Gogmagog – The Bryansk Forest Re-visited decides that whatever they did in the Nightmare Corpse City they are going to go one better. Round 1, FIGHT! The growls are back as the pair of Robin Kok and Michiel Dekker trade vocal lines whilst the music behind it lays waste. Blast beats, over-the top solo work, what more can you ask for? This is a 7-minute battering that showcases the talents of Frank Schilperoort, his drumming keeping everyone on point, controlling the tempo and attack and being the foundation, everything is built from. 

MATADORRRR has this grinding pace to it, guitars stabbing whilst the drums are doing their thing, it is a little disposable when compared against the tracks that precede it. Three-Headed Death Machine decides it wants to pep things up a little, just in case your energy is flagging. Adopting more sonic touches with a riff that will conjure up spontaneous dancing once they drop it live, it goes some way to pick that bar up again as it uses that synths to expand the sound around it.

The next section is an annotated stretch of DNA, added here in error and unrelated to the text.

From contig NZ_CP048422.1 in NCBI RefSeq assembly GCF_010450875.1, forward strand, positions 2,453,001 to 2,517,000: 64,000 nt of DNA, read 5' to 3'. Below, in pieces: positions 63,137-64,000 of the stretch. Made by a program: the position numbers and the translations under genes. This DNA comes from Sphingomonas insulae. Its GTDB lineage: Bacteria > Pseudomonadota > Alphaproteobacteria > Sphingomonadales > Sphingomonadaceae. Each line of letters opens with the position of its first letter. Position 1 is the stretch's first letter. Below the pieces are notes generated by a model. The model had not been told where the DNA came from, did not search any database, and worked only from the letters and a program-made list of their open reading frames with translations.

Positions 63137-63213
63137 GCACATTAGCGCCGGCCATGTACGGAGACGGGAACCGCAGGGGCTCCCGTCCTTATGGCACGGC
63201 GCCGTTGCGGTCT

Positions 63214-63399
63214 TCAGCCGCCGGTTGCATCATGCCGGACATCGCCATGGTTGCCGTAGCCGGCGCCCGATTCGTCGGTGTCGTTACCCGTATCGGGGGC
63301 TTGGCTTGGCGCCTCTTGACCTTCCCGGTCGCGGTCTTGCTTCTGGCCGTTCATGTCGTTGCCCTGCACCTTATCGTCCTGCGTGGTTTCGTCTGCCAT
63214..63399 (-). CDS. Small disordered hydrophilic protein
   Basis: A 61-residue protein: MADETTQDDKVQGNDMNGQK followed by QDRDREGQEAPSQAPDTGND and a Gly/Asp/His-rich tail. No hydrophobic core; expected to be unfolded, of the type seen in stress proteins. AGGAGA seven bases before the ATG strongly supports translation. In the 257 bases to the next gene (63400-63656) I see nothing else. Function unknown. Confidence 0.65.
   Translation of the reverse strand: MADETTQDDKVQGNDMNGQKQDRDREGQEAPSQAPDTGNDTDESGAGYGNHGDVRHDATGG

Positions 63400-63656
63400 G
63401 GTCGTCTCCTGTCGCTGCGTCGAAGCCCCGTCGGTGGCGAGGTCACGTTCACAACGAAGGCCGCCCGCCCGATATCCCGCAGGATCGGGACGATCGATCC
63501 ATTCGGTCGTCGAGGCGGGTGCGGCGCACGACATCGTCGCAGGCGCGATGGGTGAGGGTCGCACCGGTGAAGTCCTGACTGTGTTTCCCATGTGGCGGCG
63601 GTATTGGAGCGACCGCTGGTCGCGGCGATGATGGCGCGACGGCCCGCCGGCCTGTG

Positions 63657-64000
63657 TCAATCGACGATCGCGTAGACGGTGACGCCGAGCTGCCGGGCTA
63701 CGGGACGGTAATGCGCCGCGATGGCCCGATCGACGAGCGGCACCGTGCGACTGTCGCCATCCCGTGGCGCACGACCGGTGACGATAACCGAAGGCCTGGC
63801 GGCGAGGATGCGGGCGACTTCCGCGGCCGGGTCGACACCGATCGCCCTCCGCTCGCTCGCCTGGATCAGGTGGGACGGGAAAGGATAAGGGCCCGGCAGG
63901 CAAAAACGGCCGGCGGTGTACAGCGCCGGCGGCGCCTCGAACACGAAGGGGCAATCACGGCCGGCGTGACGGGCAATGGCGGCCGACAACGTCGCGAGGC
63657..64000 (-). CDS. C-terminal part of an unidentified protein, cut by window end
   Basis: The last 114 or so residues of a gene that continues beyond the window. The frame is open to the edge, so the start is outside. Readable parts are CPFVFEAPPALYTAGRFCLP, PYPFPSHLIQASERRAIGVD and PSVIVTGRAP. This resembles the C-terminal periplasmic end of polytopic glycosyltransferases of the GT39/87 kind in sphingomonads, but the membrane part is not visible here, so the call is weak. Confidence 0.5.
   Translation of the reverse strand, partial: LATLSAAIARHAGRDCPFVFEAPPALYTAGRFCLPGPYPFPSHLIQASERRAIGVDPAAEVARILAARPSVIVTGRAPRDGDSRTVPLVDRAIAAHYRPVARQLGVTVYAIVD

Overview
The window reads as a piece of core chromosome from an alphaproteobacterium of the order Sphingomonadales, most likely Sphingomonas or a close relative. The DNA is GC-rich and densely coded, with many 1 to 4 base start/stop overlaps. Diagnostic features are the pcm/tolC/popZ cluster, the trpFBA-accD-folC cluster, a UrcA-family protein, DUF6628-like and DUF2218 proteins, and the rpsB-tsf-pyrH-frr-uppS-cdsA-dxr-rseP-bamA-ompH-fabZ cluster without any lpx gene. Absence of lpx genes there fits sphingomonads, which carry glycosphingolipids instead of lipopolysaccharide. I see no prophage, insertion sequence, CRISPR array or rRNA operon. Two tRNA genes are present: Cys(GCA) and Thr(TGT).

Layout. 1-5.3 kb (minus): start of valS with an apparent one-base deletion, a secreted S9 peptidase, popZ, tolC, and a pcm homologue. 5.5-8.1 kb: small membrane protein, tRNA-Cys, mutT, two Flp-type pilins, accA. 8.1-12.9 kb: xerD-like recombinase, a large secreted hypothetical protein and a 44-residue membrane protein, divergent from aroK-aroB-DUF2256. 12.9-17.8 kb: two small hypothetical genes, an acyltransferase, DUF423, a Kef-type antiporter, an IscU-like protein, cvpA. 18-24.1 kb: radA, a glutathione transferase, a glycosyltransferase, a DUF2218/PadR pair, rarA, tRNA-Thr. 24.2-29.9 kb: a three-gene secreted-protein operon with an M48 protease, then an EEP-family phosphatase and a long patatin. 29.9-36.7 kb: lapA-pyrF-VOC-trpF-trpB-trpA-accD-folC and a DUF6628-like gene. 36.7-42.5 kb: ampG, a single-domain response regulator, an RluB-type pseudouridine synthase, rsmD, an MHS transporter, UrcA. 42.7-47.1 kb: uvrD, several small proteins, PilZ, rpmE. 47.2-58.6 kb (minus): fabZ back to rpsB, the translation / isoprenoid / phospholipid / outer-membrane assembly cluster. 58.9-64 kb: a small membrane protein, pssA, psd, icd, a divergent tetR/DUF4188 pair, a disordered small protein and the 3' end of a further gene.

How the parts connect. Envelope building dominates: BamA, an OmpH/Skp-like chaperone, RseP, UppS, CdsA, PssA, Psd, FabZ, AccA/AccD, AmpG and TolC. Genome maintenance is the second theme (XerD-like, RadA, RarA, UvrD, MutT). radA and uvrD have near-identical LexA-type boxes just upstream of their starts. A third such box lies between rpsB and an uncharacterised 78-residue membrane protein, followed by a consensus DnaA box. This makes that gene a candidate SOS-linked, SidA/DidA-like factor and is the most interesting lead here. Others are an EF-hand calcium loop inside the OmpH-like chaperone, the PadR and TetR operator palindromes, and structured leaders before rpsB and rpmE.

I Spew Thee Out Of My Mouth MMXXIII is the last song and starts by using a similar approach to that of Gogmagog, the epic synth pattern against a filthy sounding guitar tone that is slow to start before they put the collective boot in, and they take the shackles off. This is exactly how you should end an album, as over the course of 8 minutes they bring you some of the most immediate extreme metal you will hear. Everything here is delivered so well it makes light of the track length, throwing in melody and the bludgeon in equal measure. This is some good stuff, loving the use of samples in such a free and easy way. 

I mentioned it earlier about how it takes me back to Psalm 69 era Ministry how it all fits together. Over the course of the 8 songs, it shows that not everyone is a cracker, but for the most part it’s a storming set that shows they could go in any direction and generally make it work. What it does do is anchor them to a certain pattern in each song, but they overcome that with the use of those samples, and where they use them. This is one of those albums where if you give it a chance you might just discover your new favourite band. 8/10